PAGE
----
Several of those fit him during the time I knew him. Job instability, difficulties with female relationships, he certainly didn't have a close relationship with his family and was not in frequent contact with them (at least not face-to-face). He wasn't visibly delusional but I wouldn't be surprised if he was chronically depressed. He was also a bit awkward socially at least at times. Nothing really striking but just a little awkward. He talked a lot about how thankful he was that he met Youngland and moved to Southern California because it changed his life by giving him as he said "a bunch of bros." (meaning brothers). He definitely felt that before he came to Southern California he was alone and was very appreciative of having these new friends but I'm not sure how much he actually fit in and he may have known that as well.

What was his childhood like? Were his parents hate mongers?

He described his childhood and family as pretty average. He said his parents did not share his beliefs. He said he wasn't very close with his family. His parents divorced when he was fairly young and not long after that he said his mother died. It was clear he wasn't comfortable talking too much about his family so I didn't press him much.

Different skinhead subcultures have different attitudes towards drugs and alcohol use, what was Page's?

He expressed significant disdain for drugs but drank alcohol heavily on a regular basis.

Was he someone who hung out with hate groups as opposed to officially joining them? What were the groups he was most closely linked to?

To my knowledge at the time I knew him he wasn't an official member of any group but he did hang out a lot with different ones and seemed to think that a more general unified approach was better and expressed frustration for groups fighting with each other. At the time I knew him he was closely associated with National Alliance, Hammerskins, and Volksfront. [Editor Note: It has been reported that Page deepened his ties to the neo-Nazi Hammerskin hate group in later years]

How many tattoos did Page have when you met him in 2001?

He had some white power tattoos by that time. He had a German soldier on one of his calves and some tattoos on his arms but the more recent photos I've seen since the shooting definitely indicate more tattoos than when I knew him. Tattoos are part of your resume when you're in the white supremacist movement and covering your body with movement-related symbols and words are part of how you demonstrate your commitment to the cause. White supremacist tattoos often have coded meanings like Page's tattoo with the number "14" which stands for the 14 Words ("We must secure the existence of our people and a future for white children") penned by now deceased David Lane a member of the American terrorist group the Silent Brotherhood. Page also had a tattoo of a Celtic cross which is widely used by white supremacists across the movement.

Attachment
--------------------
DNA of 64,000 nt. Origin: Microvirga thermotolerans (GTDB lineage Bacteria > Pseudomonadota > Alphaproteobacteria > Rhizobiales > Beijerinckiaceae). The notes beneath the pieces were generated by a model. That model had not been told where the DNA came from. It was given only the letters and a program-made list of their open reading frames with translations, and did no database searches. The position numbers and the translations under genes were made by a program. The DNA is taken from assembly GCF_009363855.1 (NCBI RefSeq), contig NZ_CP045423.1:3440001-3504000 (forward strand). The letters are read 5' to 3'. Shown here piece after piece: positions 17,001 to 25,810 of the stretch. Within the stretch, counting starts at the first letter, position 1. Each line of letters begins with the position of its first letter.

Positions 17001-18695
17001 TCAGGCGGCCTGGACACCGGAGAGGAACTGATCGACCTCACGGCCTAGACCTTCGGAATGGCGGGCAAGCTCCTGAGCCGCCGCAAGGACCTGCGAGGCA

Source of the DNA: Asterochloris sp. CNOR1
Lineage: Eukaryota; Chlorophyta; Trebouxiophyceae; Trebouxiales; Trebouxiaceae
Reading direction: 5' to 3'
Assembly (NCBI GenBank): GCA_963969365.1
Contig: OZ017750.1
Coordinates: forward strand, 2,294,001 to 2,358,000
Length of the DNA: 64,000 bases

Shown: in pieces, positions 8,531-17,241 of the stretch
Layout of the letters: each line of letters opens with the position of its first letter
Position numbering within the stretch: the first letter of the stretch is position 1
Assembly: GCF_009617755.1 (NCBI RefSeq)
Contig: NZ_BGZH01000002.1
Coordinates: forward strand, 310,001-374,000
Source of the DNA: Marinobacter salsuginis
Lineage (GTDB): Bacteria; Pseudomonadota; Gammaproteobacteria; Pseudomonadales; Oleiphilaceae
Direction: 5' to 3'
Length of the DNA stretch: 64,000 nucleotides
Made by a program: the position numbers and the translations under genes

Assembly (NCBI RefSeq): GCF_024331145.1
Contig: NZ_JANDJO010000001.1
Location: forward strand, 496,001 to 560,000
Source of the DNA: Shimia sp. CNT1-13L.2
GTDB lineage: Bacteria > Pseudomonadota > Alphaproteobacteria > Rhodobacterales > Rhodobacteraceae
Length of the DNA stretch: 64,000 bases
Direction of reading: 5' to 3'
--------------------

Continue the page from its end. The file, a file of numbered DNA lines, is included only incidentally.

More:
Did Page have any firearms when you knew him?

Yes, I saw rifles that appeared to be military type rifles.

Neo-Nazi music lyrics vary, can you explain?

Sure. Actually there's a pretty wide range of lyrics ranging from in-your-face, hateful chants advocating violence to subtler lyrics advocating pride in nation and race. One of the bands Page first played with, Youngland had pretty innocuous lyrics. For example, one of their songs "It's Our Time" has some of the following lyrics: "Here's a story about the way to live your life as a soldier with honor and dignity..." but his more recent band, Definite Hate was far less subtle. For example, their song "Lock and Load" has some of the following lyrics: "Group of monkeys on the corner with no idea death in sight.." The difference in these lyrics is actually pretty typical for the music scene as a whole.

In the book you co-authored, American Swastika: Inside the White Power Movement's Hidden Spaces of Hate, did you use any quotes from Page or did anything about him stand out?

One of things he said that I recall quite clearly was at a neo-Nazi music we attended together. We were standing near the bar survey the scene that evening and I asked about all the different types of white supremacist groups that were in attendance at the show and how he felt about that. He turned to me and smiled and then said, "Diversity is our strength you know."

 

Follow Brian Levin, J.D. on Twitter: www.twitter.com/proflevin